Soilless growing mix key to beautiful hanging baskets
By The Tribune-Review
Published: Friday, April 12, 2013, 8:40 p.m.
Each spring, I enjoy going to local garden centers to check out the “goods.” One of my favorite things to see are the rows of hanging baskets dangling from the greenhouse rafters. They all look so lovely. I usually end up with one or two in the trunk of my car, but I also enjoy building my own hanging baskets at home.
Whether you purchase your baskets or you plant your own, I'm going to let you in on a little secret. It's the secret to growing beautiful, healthy hanging baskets, and it's in the same place it is for all aspects of gardening — the soil. To be more accurate — in the case of hanging baskets and other pots, it's not actually soil, it's potting mix. But, regardless of whether we're talking about a vegetable garden or a hanging basket, the secret to a gorgeous and productive garden is what's surrounding the roots.
If you plant your own baskets, start them off right by buying the best soilless growing mix you can afford. It should be comprised of a mixture of sphagnum peat moss or coir fiber, vermiculite, perlite and other ingredients. I prefer to use potting soil with an organic fertilizer already mixed in, so I also look for compost, dehydrated manure, alfalfa meal, greensand and other organic soil-enrichment products on the bag's ingredient list.
There are lots of brands out there, and I've experimented with many of them, and I have to say that some brands are way better than others. You may have to try several types to see which one works best for you. But regardless of which potting mix you select, mix it 60/40 with finely screened compost (you can buy it by the bag at your local garden center if you don't make your own). The compost will aid in moisture retention, add nutrients, introduce beneficial soil life, and help suppress certain diseases.
Select the plants for your hanging basket based on the concept of blending together “a thriller, a filler and a spiller.” Your “thriller” should be one or two more upright, bold plants that go in the center of the basket, three or four “filler” plants surround your “thriller” in the middle layer of the basket, and then the “spillers” get positioned around the edges where they can spill out over the basket and hang down off the sides.
Carefully inspect plants for pests and diseases before you buy them and shop at a reliable local nursery where they can answer your questions and help you select the best plants for your growing conditions.
Once the basket is planted, keep it regularly and religiously watered. The same goes for pre-made baskets you buy. Make sure there is a drainage hole in the bottom of the container and that the roots are never sitting in standing water. Poor drainage can lead to root rot.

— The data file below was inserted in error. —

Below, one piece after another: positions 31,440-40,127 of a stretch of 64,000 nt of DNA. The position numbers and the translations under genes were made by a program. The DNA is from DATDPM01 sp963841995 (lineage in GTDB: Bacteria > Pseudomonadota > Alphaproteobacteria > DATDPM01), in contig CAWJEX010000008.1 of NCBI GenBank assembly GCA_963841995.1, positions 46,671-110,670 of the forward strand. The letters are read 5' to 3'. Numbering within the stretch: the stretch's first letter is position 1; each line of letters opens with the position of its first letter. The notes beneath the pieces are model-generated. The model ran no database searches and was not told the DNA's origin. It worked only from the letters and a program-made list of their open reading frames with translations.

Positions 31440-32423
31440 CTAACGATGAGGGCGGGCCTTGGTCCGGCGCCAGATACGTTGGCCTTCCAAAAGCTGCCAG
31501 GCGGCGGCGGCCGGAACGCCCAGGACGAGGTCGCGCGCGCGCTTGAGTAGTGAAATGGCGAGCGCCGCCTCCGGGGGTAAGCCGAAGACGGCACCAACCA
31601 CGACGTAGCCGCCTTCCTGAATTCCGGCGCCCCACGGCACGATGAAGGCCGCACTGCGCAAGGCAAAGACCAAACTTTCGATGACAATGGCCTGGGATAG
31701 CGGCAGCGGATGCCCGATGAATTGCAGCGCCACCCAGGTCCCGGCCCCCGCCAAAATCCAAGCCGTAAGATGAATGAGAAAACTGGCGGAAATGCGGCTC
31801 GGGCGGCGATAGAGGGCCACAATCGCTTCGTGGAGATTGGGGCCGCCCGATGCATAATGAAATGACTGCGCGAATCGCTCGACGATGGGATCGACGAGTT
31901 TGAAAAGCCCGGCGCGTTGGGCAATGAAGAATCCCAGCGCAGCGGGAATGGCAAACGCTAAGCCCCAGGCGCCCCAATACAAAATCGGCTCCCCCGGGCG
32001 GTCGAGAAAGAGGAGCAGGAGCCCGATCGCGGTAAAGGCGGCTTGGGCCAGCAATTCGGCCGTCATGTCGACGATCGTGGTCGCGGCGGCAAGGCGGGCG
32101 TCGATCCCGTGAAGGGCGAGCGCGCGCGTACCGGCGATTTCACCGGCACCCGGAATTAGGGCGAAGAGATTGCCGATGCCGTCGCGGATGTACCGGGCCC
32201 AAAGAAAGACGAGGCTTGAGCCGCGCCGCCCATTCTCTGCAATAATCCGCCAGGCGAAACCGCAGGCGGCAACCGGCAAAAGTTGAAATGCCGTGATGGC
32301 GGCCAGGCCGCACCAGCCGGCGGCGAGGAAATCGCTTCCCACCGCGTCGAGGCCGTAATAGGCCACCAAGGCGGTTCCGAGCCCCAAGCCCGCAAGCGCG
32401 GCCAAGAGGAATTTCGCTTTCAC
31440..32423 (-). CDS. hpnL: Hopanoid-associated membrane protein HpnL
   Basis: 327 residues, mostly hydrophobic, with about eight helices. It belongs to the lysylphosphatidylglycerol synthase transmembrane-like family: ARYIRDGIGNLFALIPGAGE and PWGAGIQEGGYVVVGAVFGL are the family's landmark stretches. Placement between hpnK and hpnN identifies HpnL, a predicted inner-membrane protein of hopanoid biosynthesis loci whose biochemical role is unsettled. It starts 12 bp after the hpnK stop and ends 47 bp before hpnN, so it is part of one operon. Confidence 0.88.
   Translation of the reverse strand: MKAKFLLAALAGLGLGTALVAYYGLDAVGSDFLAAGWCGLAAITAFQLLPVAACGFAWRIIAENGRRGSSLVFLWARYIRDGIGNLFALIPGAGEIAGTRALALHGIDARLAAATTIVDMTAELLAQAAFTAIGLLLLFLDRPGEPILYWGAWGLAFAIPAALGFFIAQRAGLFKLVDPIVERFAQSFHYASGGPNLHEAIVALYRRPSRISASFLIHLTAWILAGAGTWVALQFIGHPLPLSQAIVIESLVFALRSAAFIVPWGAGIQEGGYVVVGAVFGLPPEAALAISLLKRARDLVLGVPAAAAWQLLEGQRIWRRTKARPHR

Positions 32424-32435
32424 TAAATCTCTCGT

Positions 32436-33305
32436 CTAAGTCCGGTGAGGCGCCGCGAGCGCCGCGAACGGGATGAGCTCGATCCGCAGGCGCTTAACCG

In the height of summer, you may need to water your baskets once or twice a day. There are water-absorbing polymer crystals you can add to the potting soil when you fill your containers. They are intended to help contain soil moisture and then slowly release it to the roots over time. However, in my experience, the compost you've added to the mix works in much the same way and the crystals aren't necessary.
Once every week or two, fertilize your hanging baskets with a liquid, organic fertilizer mixed in with the irrigation water. I like to use a blend of a fish hydroslate product and liquid kelp, diluted according to label instructions. Not only do these fertilizers contain the necessary macronutrients, they contain scores of trace minerals, amino acids, plant growth hormones and vitamins that you won't get in the blue, chemical-based liquid fertilizers. You could use fish emulsion (which is kind of smelly) or brew up some compost tea to fertilize your baskets and other containers.
And the last trick: Keep the plants well-pinched and deadheaded throughout the growing season. Most of the annuals we typically use in hanging baskets require an occasional haircut to generate new growth and flower buds. Use a clean, sharp shear or your fingers to trim back a little of the growth once every three weeks and remove any spent flowers on a weekly basis.
Horticulturist Jessica Walliser co-hosts “The Organic Gardeners” at 7 a.m. Sundays on KDKA Radio. She is the author of several gardening books, including “Grow Organic” and “Good Bug, Bad Bug.” Her website is www.jessicawalliser.com.
Send your gardening or landscaping questions to email@example.com or The Good Earth, 503 Martindale St., 3rd Floor, D.L. Clark Building, Pittsburgh, PA 15212.
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